By now marketers agree that content marketing is the way to go to ‘break through’ to consumers who are mobile, multi-tasking and regularly tuning out more traditional forms of communication like advertising.
Big companies, of course, are going all out with elaborate content marketing programs, developing pages and pages of original content, ‘repurposing’ it across all variety of social media, and finding new and creative ways to engage consumers—and keep them coming back for more.
But many small business owners seem to have already dismissed using content marketing as a customer engagement strategy for their own businesses, believing that the time-and-cost commitments are just out of their reach.
Content Marketing Institute founder and guru Joe Pulizzi provides several definitions of content marketing on the institute’s website, which also offers a quick version:
Content Marketing is owning, as opposed to renting, media. It’s a marketing process to attract and retain customers by consistently creating and curating content in order to change or enhance a consumer behavior.
What does this mean? In short, it means that instead of directly promoting or selling your products or services, you provide information that makes your buyer more intelligent. Think about today’s consumers. They are constantly searching for and sharing information—information that will help them make purchase decisions, as well as information that interests and entertains them. The underlying strategy of content marketing is the belief that when businesses consistently provide quality, valuable information, consumers will be more likely to do business with them and be loyalty to them.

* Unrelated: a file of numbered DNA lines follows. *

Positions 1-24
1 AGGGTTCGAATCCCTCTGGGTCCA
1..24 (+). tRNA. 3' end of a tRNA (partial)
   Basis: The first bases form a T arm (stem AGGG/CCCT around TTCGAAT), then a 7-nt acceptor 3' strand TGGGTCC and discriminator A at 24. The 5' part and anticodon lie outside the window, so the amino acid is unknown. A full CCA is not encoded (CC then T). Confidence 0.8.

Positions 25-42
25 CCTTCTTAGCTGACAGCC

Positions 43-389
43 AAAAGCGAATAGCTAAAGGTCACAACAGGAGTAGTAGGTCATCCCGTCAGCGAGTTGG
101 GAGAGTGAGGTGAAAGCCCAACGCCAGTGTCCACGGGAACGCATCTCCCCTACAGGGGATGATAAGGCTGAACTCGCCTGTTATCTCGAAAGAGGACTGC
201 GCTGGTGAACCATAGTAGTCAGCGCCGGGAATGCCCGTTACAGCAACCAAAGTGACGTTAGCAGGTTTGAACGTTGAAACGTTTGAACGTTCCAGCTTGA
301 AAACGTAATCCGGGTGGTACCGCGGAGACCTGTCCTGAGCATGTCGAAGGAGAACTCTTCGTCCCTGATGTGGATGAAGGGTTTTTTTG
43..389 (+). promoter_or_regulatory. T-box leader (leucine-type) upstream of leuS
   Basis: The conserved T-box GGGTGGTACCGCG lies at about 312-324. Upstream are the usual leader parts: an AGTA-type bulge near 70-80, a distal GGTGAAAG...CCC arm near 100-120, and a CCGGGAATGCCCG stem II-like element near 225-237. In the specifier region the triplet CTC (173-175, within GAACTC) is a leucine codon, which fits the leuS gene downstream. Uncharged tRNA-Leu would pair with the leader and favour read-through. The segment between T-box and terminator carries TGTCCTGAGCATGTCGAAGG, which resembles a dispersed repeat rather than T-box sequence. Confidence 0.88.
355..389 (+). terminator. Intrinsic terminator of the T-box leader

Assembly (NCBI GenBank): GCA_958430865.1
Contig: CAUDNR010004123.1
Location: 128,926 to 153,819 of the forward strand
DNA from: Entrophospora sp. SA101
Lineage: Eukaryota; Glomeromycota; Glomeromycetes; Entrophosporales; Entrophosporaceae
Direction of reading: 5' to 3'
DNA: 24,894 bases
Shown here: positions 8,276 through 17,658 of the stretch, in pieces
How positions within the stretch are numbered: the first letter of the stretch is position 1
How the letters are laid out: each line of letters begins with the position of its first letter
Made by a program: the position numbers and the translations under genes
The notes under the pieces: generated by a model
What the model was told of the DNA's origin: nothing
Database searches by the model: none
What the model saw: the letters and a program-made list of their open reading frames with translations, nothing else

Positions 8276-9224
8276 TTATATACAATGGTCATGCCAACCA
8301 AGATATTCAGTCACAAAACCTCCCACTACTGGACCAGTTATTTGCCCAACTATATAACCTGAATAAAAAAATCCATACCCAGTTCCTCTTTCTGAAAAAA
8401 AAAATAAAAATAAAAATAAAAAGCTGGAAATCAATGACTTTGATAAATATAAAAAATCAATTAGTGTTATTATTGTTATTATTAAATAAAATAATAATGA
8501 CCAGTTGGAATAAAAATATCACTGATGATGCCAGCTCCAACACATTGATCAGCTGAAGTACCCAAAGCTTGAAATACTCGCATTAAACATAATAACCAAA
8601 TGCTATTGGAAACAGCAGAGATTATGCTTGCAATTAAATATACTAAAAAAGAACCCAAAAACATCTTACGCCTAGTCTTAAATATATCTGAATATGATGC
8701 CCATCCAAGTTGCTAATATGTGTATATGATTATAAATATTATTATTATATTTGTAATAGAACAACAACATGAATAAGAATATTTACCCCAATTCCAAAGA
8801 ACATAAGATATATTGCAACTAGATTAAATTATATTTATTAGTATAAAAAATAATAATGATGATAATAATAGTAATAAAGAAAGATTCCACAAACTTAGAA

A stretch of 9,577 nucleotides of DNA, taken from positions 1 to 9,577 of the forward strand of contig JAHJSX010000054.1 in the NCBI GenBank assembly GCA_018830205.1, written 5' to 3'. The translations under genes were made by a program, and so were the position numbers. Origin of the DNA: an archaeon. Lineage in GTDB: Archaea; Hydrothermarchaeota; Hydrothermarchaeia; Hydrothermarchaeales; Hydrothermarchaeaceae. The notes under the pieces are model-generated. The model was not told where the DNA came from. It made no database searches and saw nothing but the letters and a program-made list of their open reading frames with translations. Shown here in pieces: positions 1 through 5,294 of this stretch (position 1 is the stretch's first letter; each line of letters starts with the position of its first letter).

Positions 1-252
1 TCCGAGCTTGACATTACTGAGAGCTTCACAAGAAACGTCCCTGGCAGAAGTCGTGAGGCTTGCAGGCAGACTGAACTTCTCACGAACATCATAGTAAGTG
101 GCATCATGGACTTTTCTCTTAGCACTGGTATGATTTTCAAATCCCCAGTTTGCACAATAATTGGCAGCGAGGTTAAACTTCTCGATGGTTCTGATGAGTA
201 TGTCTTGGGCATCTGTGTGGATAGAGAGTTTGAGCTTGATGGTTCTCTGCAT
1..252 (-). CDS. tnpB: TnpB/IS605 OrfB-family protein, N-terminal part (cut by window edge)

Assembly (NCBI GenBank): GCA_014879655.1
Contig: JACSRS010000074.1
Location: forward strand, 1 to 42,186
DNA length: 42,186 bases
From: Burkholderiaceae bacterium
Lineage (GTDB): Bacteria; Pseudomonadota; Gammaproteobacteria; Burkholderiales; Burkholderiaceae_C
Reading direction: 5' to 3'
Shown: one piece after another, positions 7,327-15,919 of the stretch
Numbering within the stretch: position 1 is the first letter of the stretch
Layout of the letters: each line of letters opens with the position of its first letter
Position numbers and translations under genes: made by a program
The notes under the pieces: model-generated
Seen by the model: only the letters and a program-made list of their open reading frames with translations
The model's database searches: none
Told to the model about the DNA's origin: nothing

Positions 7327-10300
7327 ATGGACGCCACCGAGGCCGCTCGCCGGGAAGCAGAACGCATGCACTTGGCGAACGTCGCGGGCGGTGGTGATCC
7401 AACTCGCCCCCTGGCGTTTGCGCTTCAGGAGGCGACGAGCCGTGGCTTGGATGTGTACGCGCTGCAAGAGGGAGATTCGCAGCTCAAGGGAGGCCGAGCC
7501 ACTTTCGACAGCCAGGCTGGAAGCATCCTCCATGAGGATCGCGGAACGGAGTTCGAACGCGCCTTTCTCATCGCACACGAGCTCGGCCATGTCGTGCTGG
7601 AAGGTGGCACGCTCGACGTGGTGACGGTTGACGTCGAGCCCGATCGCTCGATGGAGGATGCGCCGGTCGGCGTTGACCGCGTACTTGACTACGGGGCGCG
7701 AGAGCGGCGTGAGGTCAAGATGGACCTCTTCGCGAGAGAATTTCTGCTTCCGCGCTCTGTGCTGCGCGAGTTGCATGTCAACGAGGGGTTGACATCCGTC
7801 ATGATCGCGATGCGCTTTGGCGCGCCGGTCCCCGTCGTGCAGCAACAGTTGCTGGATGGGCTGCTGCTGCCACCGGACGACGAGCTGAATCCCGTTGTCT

Pitstopmedia.com offers some great tips for small businesses wanting to put together a content marketing strategy. Among them:
Make realistic goals and timelines. This is a big one. Take your time, especially as you’re putting your program together. Don’t be tempted to substitute speed for quality!
Maintain high quality standards, whether you develop original content or draw on or ‘borrow’ existing content from other sources. Your customers will know the difference.
Use key words to maximize your visibility in online search results.
Organize your content. Once your content marketing is rolling, you may have everything from blog posts to tweets. Be sure to organize in a way you can easily access everything in your growing content library.
In the meantime, we also found some great insights for when you’re ready to dive in: Effective Content Marketing for Small Business: 9 Ways to Get Started. In addition to offering ideas for which different content formats may be effective for your business, Volusion.com communications specialist Matt Winn stresses that in any content marketing effort, ‘soft sell’ is important. He reminds us that it’s OK to make the pitch for a product or service in a blog post, for example, but that should never be the focal point. High-quality, valuable content that your customers are looking for should always take center stage.
While it’s true that small businesses can face content marketing challenges that larger companies do not, ConstantContact.com identifies 10 such potential challenges, along with effective solutions for overcoming them. These stumbling blocks may sound familiar, since you may already have experienced some of them. But don’t let things like thinking you’re a terrible writer, time constraints, your own technology challenges or unrealistic expectations keep you on the content marketing sidelines! There are always workarounds or strategies you can employ to overcome the hurdles. And a solid content marketing program will be worth the effort.
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